Academic journal article The Journal of Bank Cost & Management Accounting

Unbundling Banking Services and Rebundling Costs

Academic journal article The Journal of Bank Cost & Management Accounting

Unbundling Banking Services and Rebundling Costs

Article excerpt

By Joseph S. Merrill, Ph.D., CPA*

INTRODUCTION An article in the Alaska Business Monthly magazine titled, "Banking Competition Heats Up," focused on several items relevant to this paper (July, 1996). The items were:

a. `There's a tremendous burden of regulation that the other guys (financial institutions) don't have to deal with." "We compete on a customer service level. Our products are basically the same . . . technology differences even out." c. "I think banks are going to start charging more for their services. If you give services away for free, people use lots of them, and banks have to pay . . . I think we're behind the curve on pricing."

It's no secret that with re-regulation banks and other financial institutions constantly are entering brave new worlds in the ways they do business and compete. Congress is also discussing the possibility of commercial entities being allowed to begin some banking functions. This article focuses on one aspect of service competition. In it is explained the concept of unbundling services so that smaller segments of service may be bought or sold as separate commercial units. The unbundling requires cost accounting as a major component of the process. Cost accounting is necessary to help identify the segments of service. It is also an evaluative tool to help refine the segments and price their purchase or sale appropriately.

A complex economy may be characterized as one in which there are exchange transactions for an almost infinite number of services. On the other hand, simple economies generally limit exchanges for products. As an economy evolves towards complexity, there begins to be an unbundling (or segmenting) of activities. Each segment then becomes a potential commercial transaction unit. These unbundled units may in turn be segmented into smaller and smaller units. Each unit may develop specialists, and frequently, new technology tools are invented to meet the needs of the specialists. Unbundling appears to have virtually no limits (or at least the limit has not yet been reached). In a sense, it is similar to physicists' unrelenting search for the ultimate basic unit of matter. No matter how small a unit is found, the search continues for one which is smaller.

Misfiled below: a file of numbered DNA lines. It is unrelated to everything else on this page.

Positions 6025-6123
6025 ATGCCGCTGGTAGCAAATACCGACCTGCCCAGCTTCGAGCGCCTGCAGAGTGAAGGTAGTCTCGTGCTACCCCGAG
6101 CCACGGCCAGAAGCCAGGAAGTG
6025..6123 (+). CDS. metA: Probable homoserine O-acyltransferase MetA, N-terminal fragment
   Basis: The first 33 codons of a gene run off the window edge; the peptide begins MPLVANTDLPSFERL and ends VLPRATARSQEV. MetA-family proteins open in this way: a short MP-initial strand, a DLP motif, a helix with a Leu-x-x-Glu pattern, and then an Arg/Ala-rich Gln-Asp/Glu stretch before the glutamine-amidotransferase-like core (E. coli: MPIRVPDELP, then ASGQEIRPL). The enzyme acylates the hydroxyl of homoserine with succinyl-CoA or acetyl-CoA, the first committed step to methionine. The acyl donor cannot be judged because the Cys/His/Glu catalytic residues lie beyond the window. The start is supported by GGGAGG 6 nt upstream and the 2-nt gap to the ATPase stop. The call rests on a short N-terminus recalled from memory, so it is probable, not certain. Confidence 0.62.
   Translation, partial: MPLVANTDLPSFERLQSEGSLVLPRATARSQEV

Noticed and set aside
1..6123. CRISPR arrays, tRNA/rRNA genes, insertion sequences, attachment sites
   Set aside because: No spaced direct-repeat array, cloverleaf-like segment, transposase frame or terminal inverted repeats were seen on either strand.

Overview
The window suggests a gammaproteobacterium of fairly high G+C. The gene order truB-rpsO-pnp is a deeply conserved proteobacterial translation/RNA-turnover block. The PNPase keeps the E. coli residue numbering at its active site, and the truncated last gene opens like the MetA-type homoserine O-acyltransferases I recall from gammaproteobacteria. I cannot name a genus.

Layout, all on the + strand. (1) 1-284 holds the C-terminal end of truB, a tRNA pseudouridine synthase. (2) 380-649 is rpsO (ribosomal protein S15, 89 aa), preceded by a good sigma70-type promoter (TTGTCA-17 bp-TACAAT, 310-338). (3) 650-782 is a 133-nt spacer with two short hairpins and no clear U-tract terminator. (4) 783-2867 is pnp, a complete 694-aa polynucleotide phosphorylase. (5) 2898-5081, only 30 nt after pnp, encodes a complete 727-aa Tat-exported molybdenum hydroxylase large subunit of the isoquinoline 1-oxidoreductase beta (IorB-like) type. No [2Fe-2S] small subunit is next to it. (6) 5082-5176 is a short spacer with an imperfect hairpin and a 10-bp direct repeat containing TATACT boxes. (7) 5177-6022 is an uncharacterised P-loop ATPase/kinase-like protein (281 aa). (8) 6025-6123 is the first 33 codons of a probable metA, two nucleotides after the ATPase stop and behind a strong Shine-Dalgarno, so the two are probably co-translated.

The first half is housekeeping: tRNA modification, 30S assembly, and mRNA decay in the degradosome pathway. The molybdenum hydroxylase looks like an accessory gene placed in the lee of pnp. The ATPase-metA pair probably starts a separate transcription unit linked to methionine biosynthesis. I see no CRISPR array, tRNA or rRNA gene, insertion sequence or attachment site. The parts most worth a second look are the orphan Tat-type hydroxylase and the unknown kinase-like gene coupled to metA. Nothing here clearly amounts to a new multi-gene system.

Banks seem to be at the rudimentary stage of unbundling their services. However, unbundling is not merely a matter of chopping a big unit into many smaller units. Rather, the unbundling activity must be a carefully thought out and a systematic process to be followed which is built upon sound principles.

Some basic examples of unbundling-albeit obvious-help to identify the principles which apply. After the principles have been identified, the contributions of cost accounting will be explained. UNBUNDLING

Some examples of recent commercial unbundling of activities and services are:

a. Some airlines do not provide the service of transferring baggage to other airlines;

b. Many aspects of telephone usage have been unbundled; i.e., local vs. long distance, call waiting, call forwarding, identification of the number calling;

c. Employees, as well as equipment, are now leased instead of being hired or owned;

d. Construction contracts are broken into smaller sub-contracts to cope with minority job laws;

e. Football teams have "3rd and 3" special units, etc.;

f. One of the most visible professions to unbundle its services is the medical, where the specialties are endless.

The list could go on and on, but the situation is the same. All services are refined into smaller and smaller commercial units. By commercial is meant capable of being sold at separate prices. The value of the economic unbundling is in part to create jobs (all do-it-yourself economies seem to be characterized with high unemployment and are poor, if not at poverty levels). However, quality of service is also improved. Who has not tried to do a simple car repair and ended up calling in the specialists anyway? …

Search by... Author
Show... All Results Primary Sources Peer-reviewed

Oops!

An unknown error has occurred. Please click the button below to reload the page. If the problem persists, please try again in a little while.